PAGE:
With Platt on board, “we bought extra rigorous and quantitative by way of lives-saved-per-dollar,” Miller says. 100 {dollars} buys 4 tourniquets. A thousand {dollars} provides crude metal armor to a Jeep. Two thousand {dollars} gives a small remark drone or a satellite tv for pc cellphone, tools that locates Russian artillery and detects Russian assaults.

“Russian artillery shells are the No. 1 killer of Ukrainians, inflicting round 80 p.c of casualties,” he says. “Tourniquets save individuals injured by Russian shells, autos assist evacuate them, and communications tools prevents lethal accidents from occurring within the first place.”

Miller’s abilities in transportation and energy system modeling, developed at MITEI beneath Principal Analysis Scientist Emre Gençer, helped the staff transport greater than 150 used autos — Nissan Pathfinders and vans for shifting civilians away from the entrance, Ford pickups for transporting anti-missile protection techniques — and tons of of batteries, mills, drones, bulletproof vests, and helmets to the entrance by means of nightmarish logistical bottlenecks.

Usually, provides from america, Asia, and elsewhere in Europe transfer by means of Gdansk and Warsaw, then proceed through prepare or car to warehouses in Lviv, round 70 kilometers east of the border. Subsequent is the seven-hour journey to Kyiv or the 12-hour drive to Dnipro (the present southern fringe of the secure “inexperienced zone”) and the ultimate 200 kilometers to the entrance. Right here, says Miller, drivers with coaching and protecting gear, usually members of the Ukrainian navy, take autos and provides to front-line finish customers.

“From day one, we requested our Ukrainian members and companions for introductions, and we’re consistently searching for extra,” Miller says. “When our autos attain the entrance strains, Evan’s staff at all times does interviews about wants, and what’s working, what’s not. What’s saving essentially the most lives.”

“From my early days with Ian, it’s clear he was at all times searching for methods to assist individuals. Connections have been actually essential to him,” says MITEI Director Robert C. Armstrong. “When struggle broke out, he discovered the decision to reply human want irresistible. I feel many people consider doing that, however we get slowed down within the mechanics of on a regular basis life. He simply picked up and went.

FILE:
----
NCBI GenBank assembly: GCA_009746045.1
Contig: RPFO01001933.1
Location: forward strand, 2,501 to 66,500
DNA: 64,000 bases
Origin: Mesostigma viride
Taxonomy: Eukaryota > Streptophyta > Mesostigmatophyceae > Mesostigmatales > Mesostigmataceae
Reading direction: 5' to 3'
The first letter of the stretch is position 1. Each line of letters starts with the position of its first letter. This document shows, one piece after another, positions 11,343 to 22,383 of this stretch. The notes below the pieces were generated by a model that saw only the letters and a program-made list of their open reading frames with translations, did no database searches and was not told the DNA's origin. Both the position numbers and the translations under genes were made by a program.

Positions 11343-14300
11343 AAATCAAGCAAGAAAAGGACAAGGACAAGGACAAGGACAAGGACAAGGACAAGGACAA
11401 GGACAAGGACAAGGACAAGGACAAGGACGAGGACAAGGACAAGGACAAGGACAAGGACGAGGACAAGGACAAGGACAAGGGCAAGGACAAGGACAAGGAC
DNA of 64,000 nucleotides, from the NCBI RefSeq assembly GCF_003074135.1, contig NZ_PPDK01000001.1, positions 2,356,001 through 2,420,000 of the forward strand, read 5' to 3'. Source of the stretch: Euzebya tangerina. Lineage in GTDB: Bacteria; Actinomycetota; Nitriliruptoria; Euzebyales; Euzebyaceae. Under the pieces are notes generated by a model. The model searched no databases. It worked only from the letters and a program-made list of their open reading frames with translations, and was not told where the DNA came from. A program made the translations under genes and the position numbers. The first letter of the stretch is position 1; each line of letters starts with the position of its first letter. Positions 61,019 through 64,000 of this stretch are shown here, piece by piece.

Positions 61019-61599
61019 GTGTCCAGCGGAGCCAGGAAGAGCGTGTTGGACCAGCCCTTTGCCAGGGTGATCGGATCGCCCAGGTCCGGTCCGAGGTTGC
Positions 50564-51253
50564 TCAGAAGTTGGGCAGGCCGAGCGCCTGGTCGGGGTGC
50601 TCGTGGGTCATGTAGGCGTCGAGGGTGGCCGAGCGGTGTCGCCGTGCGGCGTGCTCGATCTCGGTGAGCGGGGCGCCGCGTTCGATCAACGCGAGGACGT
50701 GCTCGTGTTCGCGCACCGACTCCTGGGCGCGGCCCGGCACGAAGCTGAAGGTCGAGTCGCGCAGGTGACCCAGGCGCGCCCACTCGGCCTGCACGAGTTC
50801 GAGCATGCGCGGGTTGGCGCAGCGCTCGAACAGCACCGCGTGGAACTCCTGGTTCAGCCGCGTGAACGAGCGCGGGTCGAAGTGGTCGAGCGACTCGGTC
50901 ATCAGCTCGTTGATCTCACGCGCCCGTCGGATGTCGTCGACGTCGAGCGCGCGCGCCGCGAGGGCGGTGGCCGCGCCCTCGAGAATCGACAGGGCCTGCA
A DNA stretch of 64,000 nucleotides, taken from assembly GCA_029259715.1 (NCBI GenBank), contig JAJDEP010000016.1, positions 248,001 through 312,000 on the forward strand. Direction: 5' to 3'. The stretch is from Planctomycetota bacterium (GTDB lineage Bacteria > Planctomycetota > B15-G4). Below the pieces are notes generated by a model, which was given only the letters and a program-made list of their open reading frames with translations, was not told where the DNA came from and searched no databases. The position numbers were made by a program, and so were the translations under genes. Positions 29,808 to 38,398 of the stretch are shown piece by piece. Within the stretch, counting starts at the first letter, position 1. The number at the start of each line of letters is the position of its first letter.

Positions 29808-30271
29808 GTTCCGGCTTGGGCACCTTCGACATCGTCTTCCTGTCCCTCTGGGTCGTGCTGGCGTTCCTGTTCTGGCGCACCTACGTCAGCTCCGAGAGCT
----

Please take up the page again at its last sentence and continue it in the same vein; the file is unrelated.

“Ian is only a terrific individual and an important function mannequin,” Armstrong says.

Accelerating peace

From the time Miller arrived in late February by means of October 2022, he continued working remotely for MITEI. He now works full time as co-director of Zero Line. For the foreseeable future, Miller will stay in Ukraine and Poland.

He needs to see Ukrainians “comply with within the joyful, free, prospering footsteps of different ex-Soviet states, just like the Baltics,” he says. He’d prefer to see the supply-chain improvements he and Platt achieved utilized to humanitarian crises elsewhere.

Thus far, Zero Line has raised greater than $5 million in donations and delivered tons of of tons of high-impact assist. “A key a part of our strategy has at all times been to assist Ukrainians who excel in saving lives,” Miller says. To that finish, the group works with Ukrainian software program programmers and navy models to create digital maps and processes to switch paper maps and operations “harking back to World Battle II,” Platt says. “Modernizing the intelligence infrastructure to facilitate higher navy operations is a crucial a part of how a smaller navy can beat a bigger, extra highly effective navy.”

The truth that power underlies so many elements of the struggle is rarely removed from Miller’s thoughts. Russia reduce off power provides to Europe, then focused Ukraine’s power infrastructure. On one hand, he understands that billions of individuals in creating nations akin to India want and deserve inexpensive power. Alternatively, he says, oil and gasoline purchases by these nations are straight funding Russia’s struggle machine.

“Everybody needs low-cost renewables and we’re getting there, however it’s taking time. Reducing the prices of renewables and power storage and supporting nascent business fusion — that’s an important focus of MITEI. In the long term, that’ll assist us attain a extra peaceable world, surely.”

Work at MITEI and at Zero Line, Miller says, “actually might speed up peace.”